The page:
You can’t get too much winter in the winter.
I recently sent my mother a picture of the view out of our living room window. It showed a tall spruce heavy with what appeared to be snow, but deciduous trees in the background were also coated in white. She replied, “You are positively flocked!” I had NO idea what that meant, so had to Google it. She was, as I’m sure many of you know, referring to the artificial Christmas trees that look like they are covered in snow or frost. I also learned that “flocking” means sticking little bits of fiber to a solid surface with glue…like those little hard animal figurines that are fuzzy. Supposedly flocking goes back to 1000 b.c. #themoreyouknow. Back to the real stuff–it’s been occurring since the dawn of hydrologic cycles and sub-freezing temperatures. Take that early civilization!
In other chilly news: earlier today, my family and I made the fairly long drive out to Palmer, where we lived before moving into the city. Evan drove, and as he expertly maneuvered the car down the highway in nearly white out conditions, he exclaimed, “I love driving in weather like this, it means that we are going to have more winter!” The last few winters have been fairly disappointing with their lack of snow. We are a winter loving family. Being from North Dakota and Minnesota we have heard people complain about the winter for decades, but it doesn’t faze us. Bring on the snow and cold! Evan is even excited to walk to work on Wednesday when it is forecast to be -25. What a guy!
Of course all of the seasons have their perks, but winter has a little something that makes us long for it when it’s over and lament its scarcity when the snow and cold don’t put on a good show. First, there are the snow sports—skiing, skating, and sledding! What is better than moving at high speeds on slippery things? Not much…maybe chocolate? Coincidentally, hot chocolate and snow sports are a likely duo often encountered during fantastic winters. Even shoveling becomes enjoyable when there is a hot chocolate reward at the end. Secondly, the northern hemisphere’s winter night sky is outstanding. It is often clear, and the illuminating and sound muffling properties of snow add a little magic to sky gazing. Orion looms above the eastern horizon after dinner and greets those out for an evening ski or dog walk. Sometimes he is the only one I see when walking or skiing with Moki. In Alaska and other northern climes we are blessed with aurora displays. There are numerous other perks: sweaters, scarves, holidays, fires, cuddling and warm nourishing foods.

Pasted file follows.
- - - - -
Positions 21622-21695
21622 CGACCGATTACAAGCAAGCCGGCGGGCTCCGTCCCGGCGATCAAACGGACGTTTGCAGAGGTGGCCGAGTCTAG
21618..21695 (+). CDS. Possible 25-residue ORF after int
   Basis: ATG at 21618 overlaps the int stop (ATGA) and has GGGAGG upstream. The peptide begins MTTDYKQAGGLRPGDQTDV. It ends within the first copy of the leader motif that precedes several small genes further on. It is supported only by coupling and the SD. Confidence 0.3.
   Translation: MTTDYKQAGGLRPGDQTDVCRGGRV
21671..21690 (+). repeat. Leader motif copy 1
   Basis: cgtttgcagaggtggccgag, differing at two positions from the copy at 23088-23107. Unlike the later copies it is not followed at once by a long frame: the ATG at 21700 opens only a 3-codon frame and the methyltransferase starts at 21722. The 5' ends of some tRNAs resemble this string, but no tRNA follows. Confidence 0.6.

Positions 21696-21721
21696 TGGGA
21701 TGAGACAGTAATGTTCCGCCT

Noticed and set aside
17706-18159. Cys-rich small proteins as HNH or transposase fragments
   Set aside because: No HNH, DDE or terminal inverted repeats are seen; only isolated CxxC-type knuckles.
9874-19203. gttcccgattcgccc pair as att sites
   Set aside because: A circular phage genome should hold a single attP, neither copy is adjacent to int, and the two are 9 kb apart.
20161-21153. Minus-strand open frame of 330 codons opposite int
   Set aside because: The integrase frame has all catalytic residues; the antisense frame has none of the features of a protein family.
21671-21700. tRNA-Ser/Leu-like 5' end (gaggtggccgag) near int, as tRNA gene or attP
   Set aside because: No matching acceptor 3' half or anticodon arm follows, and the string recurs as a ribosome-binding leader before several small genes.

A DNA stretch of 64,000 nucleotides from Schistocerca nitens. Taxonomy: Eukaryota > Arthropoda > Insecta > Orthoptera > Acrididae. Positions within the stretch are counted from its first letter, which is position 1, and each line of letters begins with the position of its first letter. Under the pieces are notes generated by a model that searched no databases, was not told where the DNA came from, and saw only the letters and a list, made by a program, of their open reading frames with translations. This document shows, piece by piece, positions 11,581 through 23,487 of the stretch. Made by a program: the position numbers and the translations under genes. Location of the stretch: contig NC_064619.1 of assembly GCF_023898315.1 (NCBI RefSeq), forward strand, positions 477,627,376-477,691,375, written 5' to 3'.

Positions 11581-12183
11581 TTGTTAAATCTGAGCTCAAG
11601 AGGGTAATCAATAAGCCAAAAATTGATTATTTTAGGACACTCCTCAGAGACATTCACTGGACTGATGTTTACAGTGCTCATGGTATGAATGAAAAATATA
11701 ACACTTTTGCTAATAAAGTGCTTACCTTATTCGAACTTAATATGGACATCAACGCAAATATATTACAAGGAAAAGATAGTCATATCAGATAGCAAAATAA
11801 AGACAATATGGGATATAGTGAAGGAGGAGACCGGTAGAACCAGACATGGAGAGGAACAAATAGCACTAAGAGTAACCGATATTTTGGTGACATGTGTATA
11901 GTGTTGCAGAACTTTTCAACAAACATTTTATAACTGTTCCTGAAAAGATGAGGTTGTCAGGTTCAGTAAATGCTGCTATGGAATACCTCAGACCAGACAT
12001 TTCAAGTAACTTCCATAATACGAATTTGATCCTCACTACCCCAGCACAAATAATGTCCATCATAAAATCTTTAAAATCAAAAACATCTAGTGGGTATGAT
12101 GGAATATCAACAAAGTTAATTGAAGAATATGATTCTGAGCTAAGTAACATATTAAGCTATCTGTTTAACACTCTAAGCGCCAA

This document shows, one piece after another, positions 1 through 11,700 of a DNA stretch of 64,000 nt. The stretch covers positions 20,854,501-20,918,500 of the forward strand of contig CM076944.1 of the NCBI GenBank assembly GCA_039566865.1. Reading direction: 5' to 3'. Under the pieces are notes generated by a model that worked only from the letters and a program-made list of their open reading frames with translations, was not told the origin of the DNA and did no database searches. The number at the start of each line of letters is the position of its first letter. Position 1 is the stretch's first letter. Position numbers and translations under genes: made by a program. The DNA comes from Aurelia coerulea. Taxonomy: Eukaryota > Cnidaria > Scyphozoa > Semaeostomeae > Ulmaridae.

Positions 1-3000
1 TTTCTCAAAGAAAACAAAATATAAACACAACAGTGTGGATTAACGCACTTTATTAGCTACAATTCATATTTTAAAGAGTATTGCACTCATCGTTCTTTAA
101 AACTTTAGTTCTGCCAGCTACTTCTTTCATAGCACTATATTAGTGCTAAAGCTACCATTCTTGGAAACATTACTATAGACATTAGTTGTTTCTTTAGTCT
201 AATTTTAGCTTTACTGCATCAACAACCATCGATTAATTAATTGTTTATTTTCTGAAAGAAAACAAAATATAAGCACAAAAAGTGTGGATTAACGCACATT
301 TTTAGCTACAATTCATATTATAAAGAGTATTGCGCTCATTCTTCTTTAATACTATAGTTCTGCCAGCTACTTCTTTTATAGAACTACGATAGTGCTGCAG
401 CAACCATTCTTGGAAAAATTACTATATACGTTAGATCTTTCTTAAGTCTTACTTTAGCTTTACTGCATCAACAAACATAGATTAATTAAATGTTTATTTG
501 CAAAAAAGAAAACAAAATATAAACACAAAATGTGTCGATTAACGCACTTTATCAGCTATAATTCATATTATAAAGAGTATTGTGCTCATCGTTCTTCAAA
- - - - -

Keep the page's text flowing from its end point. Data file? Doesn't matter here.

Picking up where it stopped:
After a few disappointing winters, this winter has been stellar (dendrite)! We’ve had consistent snow fall, temperatures have remained largely above zero; and, best of all, we have had a lot of hoarfrost! Have you heard of hoarfrost? it’s an incredibly beautiful winter phenomena that happens in sub-freezing yet humid places. The Old English dictionary (c. 1290) describes it as “expressing the resemblance of white feathers of frost to an old man’s beard.” This is an excellent description.
I remember seeing hoarfrost while walking near rivers or when inspecting snow conditions while back country skiing, but I have never seen anything like we’ve had in Anchorage this winter.
Let me take a moment to brush off my rarely worn snow science hat. My knowledge is limited as I’ve only taught these concepts to seven year old students and used them a bit when checking avalanche conditions in the mountains. But, I think I have the basics. Yay science!
Hoarfrost occurs when gaseous water collides with a below freezing surface, causing it to solidify without going through the liquid phase. It is similar to dew collecting on grass, trees, fences, etc., but instead of the water liquifying it solidifies into frost. Anchorage is a port city on the Cook Inlet which contains “warm” Pacific water. Tidal changes are pretty huge in the inlet, causing this water to move pretty rapidly. The combination of “warm” water and consistent movement allows the surface water to evaporate quickly, creating fog. Almost miraculously, water droplets suspended in air can remain liquid at temperatures down to -40 degrees Fahrenheit! As the fog “burns off” and returns to its vapor (gas) form, much of it interacts with solid surfaces and sticks. The result is beautiful feathering, fractal-ly, delicate frost. Some of what we see might also be “rime ice” which is created when supercooled water droplets freeze on surfaces. Alas, my snow science skills are akin to those of a second grade student, so I don’t know the difference from sight alone (although some second graders probably do know…). Some of the fog also freezes and stays suspended in the air, creating a sparkly, magical scene swirling under street lights.
We have experienced about a dozen foggy days over the past month, many back to back, causing some huge displays of hoarfrost. Chain link fences appear solid, twigs on trees have “grown” tenfold, some trees sag under the weight of inches and inches of frost. The scene is a veritable winter wonderland. It is astounding what can be built off of the smallest branch. Then, in a matter of minutes when the wind picks up–Poof! it’s gone and starts again in a few days.
While it can be difficult to get outside to enjoy all of this beuaty during the short daylight hours between baby naps, we try to get out when we can. Luckily, the trails near our house are lit at night, so we don’t have that time crunch. Winter is hard enough without being cooped up inside all day.
Maybe we are a winter loving family because 3/4 of our birthdays are in the winter? We just celebrated Opal’s first birthday. The last year went so quickly.
How is winter in your neck o’ the woods? What are your winter activities of choice?
I hope this finds you well and warm, maybe with a hot beverage.
Sending Peace and Love from Alaska,
Alex, the Rural Farmgirl